The idea of a field can be conceived of in multiple ways. I will describe the one that I prefer.
I need to point out first: that which can be actually measured is motion. What we observe is that under particular circumstances the motion of objects is affected (acceleration). We can attribute that affect to a field, but that field cannot be measured directly. In that sense we cannot assert the existence of the field with the same certainty as we have for the observations of actual motion.
The concept of a field is used because it affords an economy of thought. Throughout the history of physics it has often proved to be a good policy to proceed in a direction that affords economy of thought,
The concept of a field is not as if a particle casts a net out towards the universe.
Rather, the field is conceived as an entity that exists anyway, but in the absence of an interaction source it is in a uniform state.
In the case of the electrostatic interaction: presence of electric charge causes a distortion from uniform state in the space adjacent to that, and that distortion transfers on to space adjacent to that, and so on.
The usual visualization for that is a sheet of elastic material. If you depress that material at a single point you get an extended depressed area because every tiny area of the elastic material transfers stress to adjacent areas.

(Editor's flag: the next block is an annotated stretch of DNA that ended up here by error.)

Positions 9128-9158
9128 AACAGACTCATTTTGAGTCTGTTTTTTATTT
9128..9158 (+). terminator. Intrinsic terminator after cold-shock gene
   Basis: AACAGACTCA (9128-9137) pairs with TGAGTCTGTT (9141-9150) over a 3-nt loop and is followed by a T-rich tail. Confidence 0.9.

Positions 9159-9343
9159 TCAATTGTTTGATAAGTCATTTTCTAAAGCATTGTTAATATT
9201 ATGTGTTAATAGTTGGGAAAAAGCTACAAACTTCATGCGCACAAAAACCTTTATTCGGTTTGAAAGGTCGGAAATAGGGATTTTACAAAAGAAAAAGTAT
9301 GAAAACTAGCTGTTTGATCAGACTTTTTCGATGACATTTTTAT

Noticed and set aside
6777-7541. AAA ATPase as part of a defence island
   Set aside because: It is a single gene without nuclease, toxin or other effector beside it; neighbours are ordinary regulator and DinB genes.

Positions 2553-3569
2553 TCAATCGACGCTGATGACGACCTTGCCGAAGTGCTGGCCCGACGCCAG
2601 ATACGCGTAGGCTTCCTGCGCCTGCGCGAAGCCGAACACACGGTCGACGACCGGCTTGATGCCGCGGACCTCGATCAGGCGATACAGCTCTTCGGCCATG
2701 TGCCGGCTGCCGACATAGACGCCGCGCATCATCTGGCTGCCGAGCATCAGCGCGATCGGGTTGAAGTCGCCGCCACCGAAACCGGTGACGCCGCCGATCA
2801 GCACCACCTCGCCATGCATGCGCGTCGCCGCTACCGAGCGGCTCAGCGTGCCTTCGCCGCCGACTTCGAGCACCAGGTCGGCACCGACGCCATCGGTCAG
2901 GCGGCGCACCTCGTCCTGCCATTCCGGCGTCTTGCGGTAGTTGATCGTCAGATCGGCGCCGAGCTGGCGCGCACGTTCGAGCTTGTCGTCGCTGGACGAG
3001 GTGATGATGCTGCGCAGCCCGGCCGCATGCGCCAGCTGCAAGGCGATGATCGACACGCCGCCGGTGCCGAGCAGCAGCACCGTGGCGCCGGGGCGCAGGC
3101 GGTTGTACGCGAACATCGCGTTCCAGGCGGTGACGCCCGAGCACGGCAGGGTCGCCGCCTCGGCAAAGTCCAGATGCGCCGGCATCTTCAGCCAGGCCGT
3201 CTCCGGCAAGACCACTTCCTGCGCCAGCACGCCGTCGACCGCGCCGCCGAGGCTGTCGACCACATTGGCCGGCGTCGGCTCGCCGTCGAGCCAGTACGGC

With a fast oscillation you can induce traveling ripples in that elastic sheet. The ripples propagate precisely because the sheet is elastic.
In the particular case of electromagnetism we have that our technology is inducing traveling electromagnetic ripples everywhere. Radio waves are electromagnetic waves.
These traveling ripples keep traveling, independent of whether the original source is still there or not. That is of course very strong corroborating evidence that the electromagnetic field actually exists.
In the case of gravity:
We have the option of thinking of gravity as mediated by a field. This field exist anyway, but in the absence of a source of gravitational interaction this field is thought of as uniform.
A source of gravitational interaction induces a distortion away from that uniform state. This stressed state has an effect on the motion of matter moving through it.
This effect is thought of as a local effect. An object moving through a gravitational field is interacting with the field at the location of that object.
As far as we know, all types of interaction are mutual interactions. When you have two sources of gravity they each contribute to an overall gravitational field, and each object is affected by the gravitational field of the other object.